November 28, 2022


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We know why some people are so attracted to mosquitoes

We know why some people are so attracted to mosquitoes

| Natural Sciences

Some people are more attractive to mosquitoes than others. A group of American scientists just reported in the journal cellWhich makes some of us true magnets, attracting swarms of vampire buzzards. The researchers tested the mosquito’s response to human odor and identified the people who were particularly attractive to them.

Chemical analyzes have shown that people’s skin is very attractive to mosquitoes that produce More carboxylic acids. When scientists bred mutant mosquitoes that lack the chemoreceptors Ir8a, Ir25a, or Ir76b, the animals had serious problems detecting human odor, but they retained the ability to distinguish between highly attractive and vulnerable humans. This indicates that mosquitoes have some redundant human detection systems in place.

Mosquito magnetospheres have produced significantly more than three carboxylic acids—penta-, hepta- and non-adecanoic acids—and 10 unspecified compounds that belong to the same class. The ratio of these and other acids to each other varied greatly in the people who attracted the mosquitoes. This means that there may be more than one way in which mosquitoes find some people very attractive.

The study authors did not identify compounds that make some people less attractive to mosquitoes. However, they state that studies conducted nearly a dozen years ago have demonstrated the presence of compounds, the greatest number of which occur in humans, that are not very attractive to mosquitoes. In this context, they noted that the skin of one of the participants in the current study released a lot of carboxylic acids, but that person did not attract mosquitoes. Therefore, it is possible that the subject also released some natural repellents. However, this issue has not been investigated.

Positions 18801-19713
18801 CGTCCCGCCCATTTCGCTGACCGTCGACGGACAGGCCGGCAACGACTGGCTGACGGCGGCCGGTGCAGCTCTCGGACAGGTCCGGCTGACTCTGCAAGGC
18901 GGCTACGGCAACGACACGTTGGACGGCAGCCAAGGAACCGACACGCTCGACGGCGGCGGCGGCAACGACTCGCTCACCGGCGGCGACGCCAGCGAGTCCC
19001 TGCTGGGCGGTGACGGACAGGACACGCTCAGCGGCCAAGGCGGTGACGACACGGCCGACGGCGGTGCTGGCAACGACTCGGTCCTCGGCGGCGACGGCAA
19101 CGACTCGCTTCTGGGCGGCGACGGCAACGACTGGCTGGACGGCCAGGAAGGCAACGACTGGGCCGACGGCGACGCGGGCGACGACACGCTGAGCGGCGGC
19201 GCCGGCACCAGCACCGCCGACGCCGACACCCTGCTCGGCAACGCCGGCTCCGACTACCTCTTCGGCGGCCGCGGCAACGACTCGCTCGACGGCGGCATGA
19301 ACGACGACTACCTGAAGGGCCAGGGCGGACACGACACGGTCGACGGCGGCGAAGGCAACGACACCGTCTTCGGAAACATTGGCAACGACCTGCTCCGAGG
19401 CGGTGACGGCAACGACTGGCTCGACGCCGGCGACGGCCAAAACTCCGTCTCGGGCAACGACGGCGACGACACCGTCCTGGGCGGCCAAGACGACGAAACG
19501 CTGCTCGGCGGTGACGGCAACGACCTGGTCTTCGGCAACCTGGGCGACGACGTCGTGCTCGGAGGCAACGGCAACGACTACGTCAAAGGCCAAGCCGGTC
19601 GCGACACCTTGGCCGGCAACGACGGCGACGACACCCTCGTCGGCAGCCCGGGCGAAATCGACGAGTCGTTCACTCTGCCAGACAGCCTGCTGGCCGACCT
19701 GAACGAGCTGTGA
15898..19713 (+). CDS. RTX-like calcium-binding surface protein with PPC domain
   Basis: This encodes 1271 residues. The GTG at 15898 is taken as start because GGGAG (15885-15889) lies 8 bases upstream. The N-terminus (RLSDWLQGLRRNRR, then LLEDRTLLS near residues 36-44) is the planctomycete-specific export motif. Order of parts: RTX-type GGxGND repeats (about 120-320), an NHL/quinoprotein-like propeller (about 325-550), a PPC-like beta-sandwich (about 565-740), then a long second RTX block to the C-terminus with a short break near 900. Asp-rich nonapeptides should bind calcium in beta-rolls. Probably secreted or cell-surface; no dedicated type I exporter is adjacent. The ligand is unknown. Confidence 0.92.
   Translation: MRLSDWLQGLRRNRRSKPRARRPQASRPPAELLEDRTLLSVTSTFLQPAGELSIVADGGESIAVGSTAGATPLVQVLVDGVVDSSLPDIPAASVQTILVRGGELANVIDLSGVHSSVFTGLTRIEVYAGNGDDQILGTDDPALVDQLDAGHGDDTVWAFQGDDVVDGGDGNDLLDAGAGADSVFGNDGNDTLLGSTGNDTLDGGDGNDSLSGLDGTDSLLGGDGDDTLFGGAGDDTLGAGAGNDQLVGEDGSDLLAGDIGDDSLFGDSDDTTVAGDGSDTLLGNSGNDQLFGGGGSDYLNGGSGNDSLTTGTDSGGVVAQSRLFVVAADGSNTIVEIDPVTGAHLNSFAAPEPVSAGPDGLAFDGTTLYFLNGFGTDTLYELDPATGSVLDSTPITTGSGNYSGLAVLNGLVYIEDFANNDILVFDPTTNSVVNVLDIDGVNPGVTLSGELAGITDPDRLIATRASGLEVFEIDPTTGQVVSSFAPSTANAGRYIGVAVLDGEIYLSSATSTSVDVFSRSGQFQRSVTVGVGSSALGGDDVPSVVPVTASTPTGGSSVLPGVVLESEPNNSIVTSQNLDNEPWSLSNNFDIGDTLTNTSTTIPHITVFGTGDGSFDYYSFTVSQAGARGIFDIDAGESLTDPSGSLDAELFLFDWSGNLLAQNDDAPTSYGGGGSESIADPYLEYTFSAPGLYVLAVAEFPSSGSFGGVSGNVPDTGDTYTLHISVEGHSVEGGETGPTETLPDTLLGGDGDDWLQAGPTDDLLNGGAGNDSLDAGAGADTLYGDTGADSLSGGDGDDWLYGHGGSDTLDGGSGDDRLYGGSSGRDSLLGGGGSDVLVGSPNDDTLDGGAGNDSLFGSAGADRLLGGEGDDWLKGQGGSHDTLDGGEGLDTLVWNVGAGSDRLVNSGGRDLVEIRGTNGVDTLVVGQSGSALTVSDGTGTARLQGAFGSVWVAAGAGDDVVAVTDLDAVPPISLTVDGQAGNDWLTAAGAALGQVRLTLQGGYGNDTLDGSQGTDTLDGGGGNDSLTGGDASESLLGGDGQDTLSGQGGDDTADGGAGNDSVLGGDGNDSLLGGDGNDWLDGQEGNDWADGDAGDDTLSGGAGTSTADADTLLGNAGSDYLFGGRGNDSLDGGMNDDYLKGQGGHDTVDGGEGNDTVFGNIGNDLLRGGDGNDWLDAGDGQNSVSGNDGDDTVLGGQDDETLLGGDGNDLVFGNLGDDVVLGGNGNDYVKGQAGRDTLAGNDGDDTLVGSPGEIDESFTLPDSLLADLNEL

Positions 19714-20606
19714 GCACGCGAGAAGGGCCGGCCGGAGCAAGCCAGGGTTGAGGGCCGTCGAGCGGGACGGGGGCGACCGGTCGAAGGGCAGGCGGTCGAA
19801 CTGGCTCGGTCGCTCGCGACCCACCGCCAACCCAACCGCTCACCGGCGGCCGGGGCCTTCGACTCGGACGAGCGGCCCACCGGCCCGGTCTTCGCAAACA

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It is also worth noting that previous studies show that mosquitoes respond to monozygotic twins in a more similar manner than fraternal twins, suggesting that there is a strong genetic component in attracting mosquitoes to humans.

Recent research is in line with previous findings that people and mice infected with malaria alter skin scent chemistry, attract mosquitoes and facilitate transmission of the malaria plague.

man attract mosquito